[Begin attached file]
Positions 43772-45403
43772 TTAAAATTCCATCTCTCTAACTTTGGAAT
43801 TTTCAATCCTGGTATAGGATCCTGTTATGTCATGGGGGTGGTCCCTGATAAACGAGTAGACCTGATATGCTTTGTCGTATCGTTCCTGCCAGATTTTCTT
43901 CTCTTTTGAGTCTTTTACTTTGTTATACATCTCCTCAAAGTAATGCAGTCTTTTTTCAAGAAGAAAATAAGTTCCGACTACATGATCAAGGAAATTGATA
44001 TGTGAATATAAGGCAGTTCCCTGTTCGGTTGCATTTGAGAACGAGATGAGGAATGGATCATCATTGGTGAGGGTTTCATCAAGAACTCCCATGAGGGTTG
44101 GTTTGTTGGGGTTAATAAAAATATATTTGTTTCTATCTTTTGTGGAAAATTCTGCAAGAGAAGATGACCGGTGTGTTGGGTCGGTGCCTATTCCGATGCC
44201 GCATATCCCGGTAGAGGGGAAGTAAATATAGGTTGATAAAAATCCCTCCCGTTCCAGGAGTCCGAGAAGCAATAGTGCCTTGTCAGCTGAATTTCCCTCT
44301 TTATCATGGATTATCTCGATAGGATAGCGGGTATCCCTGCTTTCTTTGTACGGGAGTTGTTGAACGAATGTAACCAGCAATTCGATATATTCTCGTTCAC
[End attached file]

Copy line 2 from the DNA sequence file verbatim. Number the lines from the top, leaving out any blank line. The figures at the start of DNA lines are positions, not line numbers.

43772 TTAAAATTCCATCTCTCTAACTTTGGAAT